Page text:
I’m sure at one point or another you’ve seen a small jar of clarified butter in a high end supermarket… expensive, gourmet, pointless? I mean you’re not a chef, you don’t make hollandaise on a daily basis, is there any benefit to using it?
Ever wondered how your steak has that buttery taste, but isn’t burnt? Perhaps your fried egg is smooth and rich but every time you use butter at home to fry with, it goes a beautiful nut-brown, then too far and burns. When the milk proteins in butter become too hot, they burn and start to smoke, meaning it’s not appropriate to use for searing or high temperature cooking. Remove the milk proteins however, and you are left with pure butterfat, and the difference is unmistakable.
Allow me to clarify (#predadjokes)… butterfat makes up around 80 percent of most butters. This however depends on the type of butter. A more high-end European butter will have a higher amount of butterfat. Whereas a fresh, farm churned butter will typically have less butterfat (about 60-70 percent). So what makes up the rest of butter you ask? Water and proteins. Clarifying butter removes the water and milk proteins leaving you with pure butterfat.
This is a really a simple process to do at home and will have you searing at high temperatures and cooking like a chef in no time. When you heat butter in goes soft, then melts. When at its melting stage, you start to see foam bubbles dancing on the surface. This is water escaping in the form of steam. Once the foaming stops, you know that most of the water vapor is gone, and the next to go is the milk proteins. A white scum will float to the top, which as you melt the butter simply spoon off and discard.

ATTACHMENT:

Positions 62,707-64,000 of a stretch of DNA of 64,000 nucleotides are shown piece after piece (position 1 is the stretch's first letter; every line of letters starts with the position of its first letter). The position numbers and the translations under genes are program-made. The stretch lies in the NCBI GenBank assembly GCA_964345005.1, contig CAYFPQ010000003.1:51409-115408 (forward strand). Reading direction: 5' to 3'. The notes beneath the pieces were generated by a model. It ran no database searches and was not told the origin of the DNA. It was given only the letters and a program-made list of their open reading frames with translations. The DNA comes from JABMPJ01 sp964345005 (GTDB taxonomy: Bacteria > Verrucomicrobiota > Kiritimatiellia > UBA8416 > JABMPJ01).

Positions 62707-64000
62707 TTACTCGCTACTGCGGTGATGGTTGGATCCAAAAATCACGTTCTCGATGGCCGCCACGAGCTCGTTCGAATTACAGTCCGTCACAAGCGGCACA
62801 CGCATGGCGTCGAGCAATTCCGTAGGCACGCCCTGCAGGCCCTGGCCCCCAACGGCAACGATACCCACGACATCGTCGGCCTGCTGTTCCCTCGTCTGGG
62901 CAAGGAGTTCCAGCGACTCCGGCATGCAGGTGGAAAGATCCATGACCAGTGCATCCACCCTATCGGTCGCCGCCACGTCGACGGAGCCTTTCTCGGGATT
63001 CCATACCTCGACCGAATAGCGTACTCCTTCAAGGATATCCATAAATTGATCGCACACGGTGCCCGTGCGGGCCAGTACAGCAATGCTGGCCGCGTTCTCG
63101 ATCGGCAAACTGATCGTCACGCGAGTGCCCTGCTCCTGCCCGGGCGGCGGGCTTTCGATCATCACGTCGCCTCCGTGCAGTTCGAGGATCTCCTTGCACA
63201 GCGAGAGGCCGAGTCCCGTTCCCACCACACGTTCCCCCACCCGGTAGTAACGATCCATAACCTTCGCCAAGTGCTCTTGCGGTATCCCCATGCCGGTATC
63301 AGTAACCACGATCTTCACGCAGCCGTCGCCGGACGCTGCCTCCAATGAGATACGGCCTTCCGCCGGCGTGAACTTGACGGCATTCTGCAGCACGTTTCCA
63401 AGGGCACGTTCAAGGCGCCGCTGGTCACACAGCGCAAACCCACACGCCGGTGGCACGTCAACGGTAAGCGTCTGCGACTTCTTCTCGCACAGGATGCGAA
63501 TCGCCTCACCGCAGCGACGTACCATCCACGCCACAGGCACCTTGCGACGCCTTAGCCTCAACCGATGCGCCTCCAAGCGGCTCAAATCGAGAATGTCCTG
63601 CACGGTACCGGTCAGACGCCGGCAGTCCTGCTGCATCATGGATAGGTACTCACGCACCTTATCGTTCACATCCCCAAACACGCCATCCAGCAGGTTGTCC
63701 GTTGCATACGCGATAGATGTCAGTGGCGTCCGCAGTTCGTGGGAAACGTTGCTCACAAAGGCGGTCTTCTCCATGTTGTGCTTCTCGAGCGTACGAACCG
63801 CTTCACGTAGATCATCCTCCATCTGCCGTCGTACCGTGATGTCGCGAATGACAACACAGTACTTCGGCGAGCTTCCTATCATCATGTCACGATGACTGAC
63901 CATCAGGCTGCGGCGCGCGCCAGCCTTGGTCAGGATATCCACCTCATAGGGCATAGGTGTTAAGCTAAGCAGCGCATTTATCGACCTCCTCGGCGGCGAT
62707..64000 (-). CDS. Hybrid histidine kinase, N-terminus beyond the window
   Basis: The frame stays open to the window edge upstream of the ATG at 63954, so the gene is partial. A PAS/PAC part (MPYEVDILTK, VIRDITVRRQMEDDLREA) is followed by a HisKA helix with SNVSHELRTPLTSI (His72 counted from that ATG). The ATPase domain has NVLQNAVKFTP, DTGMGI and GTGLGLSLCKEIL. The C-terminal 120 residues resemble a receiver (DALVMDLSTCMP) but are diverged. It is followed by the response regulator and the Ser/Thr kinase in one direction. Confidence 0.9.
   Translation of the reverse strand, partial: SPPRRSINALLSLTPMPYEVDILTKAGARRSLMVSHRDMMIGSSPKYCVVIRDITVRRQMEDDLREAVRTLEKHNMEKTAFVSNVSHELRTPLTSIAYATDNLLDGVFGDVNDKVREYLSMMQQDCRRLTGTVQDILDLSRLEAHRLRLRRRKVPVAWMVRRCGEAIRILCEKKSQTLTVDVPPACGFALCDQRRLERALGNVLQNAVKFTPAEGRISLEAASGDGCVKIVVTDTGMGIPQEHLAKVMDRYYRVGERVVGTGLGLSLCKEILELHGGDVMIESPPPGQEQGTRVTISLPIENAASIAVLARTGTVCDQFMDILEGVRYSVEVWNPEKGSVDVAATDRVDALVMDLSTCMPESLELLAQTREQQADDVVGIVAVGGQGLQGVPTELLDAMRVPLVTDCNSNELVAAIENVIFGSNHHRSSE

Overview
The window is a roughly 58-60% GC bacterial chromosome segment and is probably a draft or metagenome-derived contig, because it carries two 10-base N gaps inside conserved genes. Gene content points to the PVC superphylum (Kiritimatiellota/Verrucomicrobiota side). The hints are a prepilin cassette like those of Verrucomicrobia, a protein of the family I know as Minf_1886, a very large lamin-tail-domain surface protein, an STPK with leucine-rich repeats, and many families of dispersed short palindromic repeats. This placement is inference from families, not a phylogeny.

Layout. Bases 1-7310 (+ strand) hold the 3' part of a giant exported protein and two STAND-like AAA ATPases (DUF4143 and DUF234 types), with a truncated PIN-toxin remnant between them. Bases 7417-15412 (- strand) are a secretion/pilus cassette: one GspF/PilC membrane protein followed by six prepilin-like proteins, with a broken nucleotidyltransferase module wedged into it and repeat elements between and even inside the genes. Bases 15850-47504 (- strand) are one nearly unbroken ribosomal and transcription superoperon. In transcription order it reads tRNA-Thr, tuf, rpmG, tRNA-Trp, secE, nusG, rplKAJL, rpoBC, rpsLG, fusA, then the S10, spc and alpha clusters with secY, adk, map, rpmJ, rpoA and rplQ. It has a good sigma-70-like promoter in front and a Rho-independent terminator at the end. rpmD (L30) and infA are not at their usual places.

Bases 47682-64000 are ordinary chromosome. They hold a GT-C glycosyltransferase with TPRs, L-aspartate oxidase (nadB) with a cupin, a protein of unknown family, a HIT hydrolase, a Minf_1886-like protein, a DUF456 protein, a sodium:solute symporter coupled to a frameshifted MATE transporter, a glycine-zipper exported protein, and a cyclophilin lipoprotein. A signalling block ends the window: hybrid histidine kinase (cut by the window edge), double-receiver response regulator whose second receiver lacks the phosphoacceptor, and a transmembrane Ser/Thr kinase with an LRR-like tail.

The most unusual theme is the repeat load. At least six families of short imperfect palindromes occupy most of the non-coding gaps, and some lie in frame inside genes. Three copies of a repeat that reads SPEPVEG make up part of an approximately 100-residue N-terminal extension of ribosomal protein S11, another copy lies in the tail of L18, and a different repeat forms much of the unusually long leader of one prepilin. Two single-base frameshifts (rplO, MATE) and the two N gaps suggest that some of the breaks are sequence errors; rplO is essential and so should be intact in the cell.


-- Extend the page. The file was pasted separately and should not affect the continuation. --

At the bottom of the pan you will see a lot more of this white substance lingering at the base of this pot of liquid gold, more water and proteins. Once you have removed anything that has floated to the top, slowly and carefully pour the pure butterfat into whatever you plan to store it in. As you pour, be aware that you do not want any of the milk proteins or water in your final product. Keep on pouring until you reach the end of the butterfat and throw away the rest.
Now all you have to do is store your butter in the fridge. If you don’t trust yourself to skim the top of the butter while it melts or pour it without making a mess, there is another way. A quick way is to simply melt the butter in the microwave in a safe container, just be careful to keep an eye on it. Once melted, place in the fridge and let it set, once it has set you can scoop off the top layer and dig down through, discarding the water and proteins from the bottom.
There is a difference between the two butters, see picture below. Using the microwave you will get a different result…you will lose a bit of volume. I used the exact same butter for this demonstration and the same method. Losing some amount is inevitable when removing a good 10-20 percent of it’s contents. Remember though, that is water and milk proteins. You are still left with pure butterfat and that is a trade-off I would make time after time.